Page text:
For at least the first 14 years of my life, my father was the manager of the J.C. Penney store in Nebraska City, which has not been there for many decades now.
The company’s policy was, at that time, “The customer is always right.”
My sister still talks about the understanding smile my dad wore when he was working with an unhappy customer.
It is the atmosphere in which I was raised.
Yet, in today’s society, finding good customer service can be a problem. At some shops, especially in metro communities, the hired clerks could care less whether your questions are answered or not.
Last Friday, Plattsmouth Community Schools Superintendent Richard Hasty emailed me about doing a story on a new program in the district aimed to promote better communication between staff, students, parents, community members and visitors.
The program is based on five simple concepts.
The first is “Listen with an open mind.”
That’s a tough one. So many of us are so wrapped up in our own lives we don’t stop the conversation in our brains to hear others speak. Sometimes, people don’t listen because they are concentrating on what they are going to say in response as opposed to trying to hear the message being conveyed.
Barriers to listening carefully aren’t always the fault of the listener. Sometimes, external noises distract us as well.
To be a good listener, it’s important to face the person talking and look them in the eye. Maintain a friendly, open demeanor.
Most importantly, don’t interrupt and impose your own opinions on the situation before they have finished talking and you have a good understanding of their needs.
The second precept of the school’s program is “Recover well when mistakes are made.”
I have one relative who has told me many times, she will never admit to being wrong (no matter how wrong she is). She once insisted that it only took 30 minutes to get from Plattsmouth to Lincoln. I asked her to look on a map and she refused.
I think the insistence upon being “right” when you are definitely “wrong” makes a person look worse than just admitting to the mistake. But then again, that’s me.
We are human beings and none of us are perfect, so based on the district’s information, it’s important to “Acknowledge the mistake. Apologize sincerely and immediately and make an assurance there will “be an effort to prevent the mistake in the future.”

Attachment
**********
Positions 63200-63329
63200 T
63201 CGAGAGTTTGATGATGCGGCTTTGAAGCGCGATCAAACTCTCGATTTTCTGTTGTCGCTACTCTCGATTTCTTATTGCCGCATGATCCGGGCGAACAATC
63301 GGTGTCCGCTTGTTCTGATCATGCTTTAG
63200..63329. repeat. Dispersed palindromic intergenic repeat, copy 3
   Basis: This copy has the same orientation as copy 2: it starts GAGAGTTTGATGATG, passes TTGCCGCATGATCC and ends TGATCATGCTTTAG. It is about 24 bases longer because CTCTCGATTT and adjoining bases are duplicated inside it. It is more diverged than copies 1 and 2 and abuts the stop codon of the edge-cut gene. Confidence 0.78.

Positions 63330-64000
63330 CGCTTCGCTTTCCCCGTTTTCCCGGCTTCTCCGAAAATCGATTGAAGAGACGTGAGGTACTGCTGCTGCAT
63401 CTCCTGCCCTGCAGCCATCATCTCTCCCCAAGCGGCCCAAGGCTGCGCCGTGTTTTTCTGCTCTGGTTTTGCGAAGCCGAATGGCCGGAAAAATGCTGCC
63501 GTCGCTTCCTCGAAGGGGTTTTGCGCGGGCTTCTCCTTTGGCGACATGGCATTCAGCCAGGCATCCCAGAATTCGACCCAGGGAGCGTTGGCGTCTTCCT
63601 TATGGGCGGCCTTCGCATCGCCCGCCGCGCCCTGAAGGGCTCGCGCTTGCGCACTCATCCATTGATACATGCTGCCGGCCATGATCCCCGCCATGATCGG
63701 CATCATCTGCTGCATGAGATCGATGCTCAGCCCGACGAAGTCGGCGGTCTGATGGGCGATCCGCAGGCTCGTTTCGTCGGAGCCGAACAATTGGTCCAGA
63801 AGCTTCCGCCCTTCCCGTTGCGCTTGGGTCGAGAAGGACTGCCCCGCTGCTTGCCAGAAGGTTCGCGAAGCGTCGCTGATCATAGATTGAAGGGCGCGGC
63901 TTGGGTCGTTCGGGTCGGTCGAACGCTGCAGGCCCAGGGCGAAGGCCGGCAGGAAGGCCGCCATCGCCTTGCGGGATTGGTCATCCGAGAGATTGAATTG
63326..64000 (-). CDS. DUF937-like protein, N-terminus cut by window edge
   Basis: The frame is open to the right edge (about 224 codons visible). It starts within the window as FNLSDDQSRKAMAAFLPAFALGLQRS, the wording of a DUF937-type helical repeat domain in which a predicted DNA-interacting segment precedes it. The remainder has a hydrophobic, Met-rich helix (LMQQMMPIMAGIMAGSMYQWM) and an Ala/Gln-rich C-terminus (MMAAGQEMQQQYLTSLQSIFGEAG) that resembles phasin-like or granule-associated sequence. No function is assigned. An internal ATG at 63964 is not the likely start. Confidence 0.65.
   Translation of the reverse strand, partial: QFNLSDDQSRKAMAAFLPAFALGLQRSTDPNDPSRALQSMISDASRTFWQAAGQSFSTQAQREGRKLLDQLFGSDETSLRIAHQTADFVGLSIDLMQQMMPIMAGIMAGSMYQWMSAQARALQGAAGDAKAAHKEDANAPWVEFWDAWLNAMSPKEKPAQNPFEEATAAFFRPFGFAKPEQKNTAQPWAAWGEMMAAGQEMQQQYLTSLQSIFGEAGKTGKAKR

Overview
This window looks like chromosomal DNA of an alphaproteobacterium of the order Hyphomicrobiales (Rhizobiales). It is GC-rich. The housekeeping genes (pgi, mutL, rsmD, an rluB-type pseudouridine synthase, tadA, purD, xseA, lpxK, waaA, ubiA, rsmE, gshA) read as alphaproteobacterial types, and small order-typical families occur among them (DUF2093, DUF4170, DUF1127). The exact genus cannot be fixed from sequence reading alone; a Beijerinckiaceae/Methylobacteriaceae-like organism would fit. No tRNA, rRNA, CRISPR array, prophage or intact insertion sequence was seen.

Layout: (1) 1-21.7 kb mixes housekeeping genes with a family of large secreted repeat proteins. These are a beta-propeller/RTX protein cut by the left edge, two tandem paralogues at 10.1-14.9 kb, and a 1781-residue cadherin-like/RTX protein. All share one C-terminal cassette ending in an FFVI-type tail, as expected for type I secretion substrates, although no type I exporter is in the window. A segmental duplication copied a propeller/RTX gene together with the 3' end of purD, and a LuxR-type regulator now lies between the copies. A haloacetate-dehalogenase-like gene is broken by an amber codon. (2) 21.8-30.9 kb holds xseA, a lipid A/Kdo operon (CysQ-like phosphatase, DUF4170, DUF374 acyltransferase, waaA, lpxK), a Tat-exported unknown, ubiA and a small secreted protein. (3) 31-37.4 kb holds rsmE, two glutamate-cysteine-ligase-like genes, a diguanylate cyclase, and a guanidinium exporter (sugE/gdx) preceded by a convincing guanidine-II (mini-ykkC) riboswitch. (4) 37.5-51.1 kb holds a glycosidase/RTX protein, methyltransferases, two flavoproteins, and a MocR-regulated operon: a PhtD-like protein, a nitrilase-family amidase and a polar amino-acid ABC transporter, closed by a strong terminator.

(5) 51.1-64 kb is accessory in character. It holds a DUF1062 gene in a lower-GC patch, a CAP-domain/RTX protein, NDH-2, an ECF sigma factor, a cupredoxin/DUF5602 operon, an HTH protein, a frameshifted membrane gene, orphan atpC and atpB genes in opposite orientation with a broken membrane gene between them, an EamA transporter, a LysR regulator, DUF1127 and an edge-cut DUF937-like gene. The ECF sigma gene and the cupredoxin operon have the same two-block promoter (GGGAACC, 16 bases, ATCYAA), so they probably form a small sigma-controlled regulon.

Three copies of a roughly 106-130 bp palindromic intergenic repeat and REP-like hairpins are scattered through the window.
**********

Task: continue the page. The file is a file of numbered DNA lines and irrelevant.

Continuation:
I don’t understand why people have so much trouble with this. Apologizing costs $0.00 and can go a long way in many instances.
Dr. Hasty puts a lot of importance, and rightfully so, on the third precept, responding in a timely manner. The school district is aiming at responses going out within a 24-hour period. It’s sometimes very challenging, but overall, I think most people who have concerns even expect a response in that time frame.
Waiting over 24 hours to get back to them generally causes more frustration.
Do I always get back to someone in this time period? No. But I should.
The fourth principle the district is promoting is “Own the problem and attempt to resolve it.”
I think this goes nicely with the second one of recovering well when mistakes are made.
Our goal in life should always be fair-minded resolutions no matter what walk of life you are in.
Sometimes I fear our country has lost its sense of fair-mindedness as so many of us have adopted a “Me, me, me” attitude.
We sometimes forget that age-old adage, “There’s no ‘I’ in ‘teamwork.’”
The last behavior the district is promoting is “Use eye contact and a friendly greeting.”
When it comes to “friendly greetings” Hy-Vee comes to mind. The store’s training program stresses friendliness and customer satisfaction.
No one wants to shop in a store or eat in a restaurant where they are made to feel unwelcome.
Dr. Hasty said the school will be recognizing staff members who have demonstrated exceptional service on a monthly basis.
They will soon make nomination forms available to certified and non-certified staff, students and community members who would like to recommend someone for the recognition.
I think it’s a wonderful idea that is worth considering for any enterprise or business in which you are involved.
Thank you and don’t forget to come back again.
(For more information on Plattsmouth Community Schools new customer service program, see B8.)